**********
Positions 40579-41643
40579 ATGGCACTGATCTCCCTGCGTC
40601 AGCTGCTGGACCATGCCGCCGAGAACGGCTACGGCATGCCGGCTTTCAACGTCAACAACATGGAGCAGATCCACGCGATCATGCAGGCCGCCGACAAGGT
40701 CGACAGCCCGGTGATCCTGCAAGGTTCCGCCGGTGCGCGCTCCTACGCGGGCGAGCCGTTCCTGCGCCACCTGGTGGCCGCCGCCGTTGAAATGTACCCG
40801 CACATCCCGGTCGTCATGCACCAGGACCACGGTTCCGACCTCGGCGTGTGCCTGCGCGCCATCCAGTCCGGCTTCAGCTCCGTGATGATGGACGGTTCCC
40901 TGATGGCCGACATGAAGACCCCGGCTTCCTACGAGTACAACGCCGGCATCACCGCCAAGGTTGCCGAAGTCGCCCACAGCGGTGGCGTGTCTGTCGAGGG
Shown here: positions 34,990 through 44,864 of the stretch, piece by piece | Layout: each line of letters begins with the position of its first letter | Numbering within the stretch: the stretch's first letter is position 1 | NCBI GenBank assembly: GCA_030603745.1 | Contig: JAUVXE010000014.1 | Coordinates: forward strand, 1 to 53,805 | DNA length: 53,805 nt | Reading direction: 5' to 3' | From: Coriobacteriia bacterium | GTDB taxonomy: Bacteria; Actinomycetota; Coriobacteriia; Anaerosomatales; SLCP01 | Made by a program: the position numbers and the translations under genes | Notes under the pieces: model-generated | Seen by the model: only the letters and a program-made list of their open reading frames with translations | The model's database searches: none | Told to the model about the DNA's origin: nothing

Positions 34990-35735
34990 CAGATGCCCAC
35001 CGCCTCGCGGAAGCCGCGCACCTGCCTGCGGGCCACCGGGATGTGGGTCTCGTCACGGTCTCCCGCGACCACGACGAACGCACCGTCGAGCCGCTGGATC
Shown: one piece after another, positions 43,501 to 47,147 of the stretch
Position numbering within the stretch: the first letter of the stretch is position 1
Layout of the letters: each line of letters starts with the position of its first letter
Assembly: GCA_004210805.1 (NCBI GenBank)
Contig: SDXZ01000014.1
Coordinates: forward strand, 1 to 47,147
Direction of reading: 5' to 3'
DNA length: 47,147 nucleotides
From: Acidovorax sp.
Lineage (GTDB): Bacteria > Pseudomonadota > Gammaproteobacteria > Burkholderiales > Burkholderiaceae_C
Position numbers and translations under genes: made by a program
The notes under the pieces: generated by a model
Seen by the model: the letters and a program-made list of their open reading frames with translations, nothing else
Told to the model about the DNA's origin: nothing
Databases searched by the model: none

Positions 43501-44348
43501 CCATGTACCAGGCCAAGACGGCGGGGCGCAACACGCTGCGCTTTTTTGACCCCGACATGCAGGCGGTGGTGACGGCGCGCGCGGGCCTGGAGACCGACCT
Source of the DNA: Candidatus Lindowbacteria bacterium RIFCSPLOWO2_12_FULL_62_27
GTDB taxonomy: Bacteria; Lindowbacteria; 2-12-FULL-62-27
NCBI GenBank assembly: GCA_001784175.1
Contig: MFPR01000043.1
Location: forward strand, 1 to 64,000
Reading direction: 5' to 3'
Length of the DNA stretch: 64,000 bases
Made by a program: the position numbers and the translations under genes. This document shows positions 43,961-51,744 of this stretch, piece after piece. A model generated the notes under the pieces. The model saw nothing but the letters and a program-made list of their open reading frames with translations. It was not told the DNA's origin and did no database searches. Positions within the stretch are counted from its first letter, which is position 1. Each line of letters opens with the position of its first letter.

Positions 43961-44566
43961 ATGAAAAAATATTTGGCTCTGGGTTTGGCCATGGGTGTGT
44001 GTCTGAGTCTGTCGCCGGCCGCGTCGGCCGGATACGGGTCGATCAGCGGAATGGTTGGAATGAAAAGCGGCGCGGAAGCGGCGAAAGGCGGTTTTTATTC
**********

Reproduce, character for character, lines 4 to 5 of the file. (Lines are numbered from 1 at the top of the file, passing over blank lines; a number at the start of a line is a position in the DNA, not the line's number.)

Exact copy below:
40701 CGACAGCCCGGTGATCCTGCAAGGTTCCGCCGGTGCGCGCTCCTACGCGGGCGAGCCGTTCCTGCGCCACCTGGTGGCCGCCGCCGTTGAAATGTACCCG
40801 CACATCCCGGTCGTCATGCACCAGGACCACGGTTCCGACCTCGGCGTGTGCCTGCGCGCCATCCAGTCCGGCTTCAGCTCCGTGATGATGGACGGTTCCC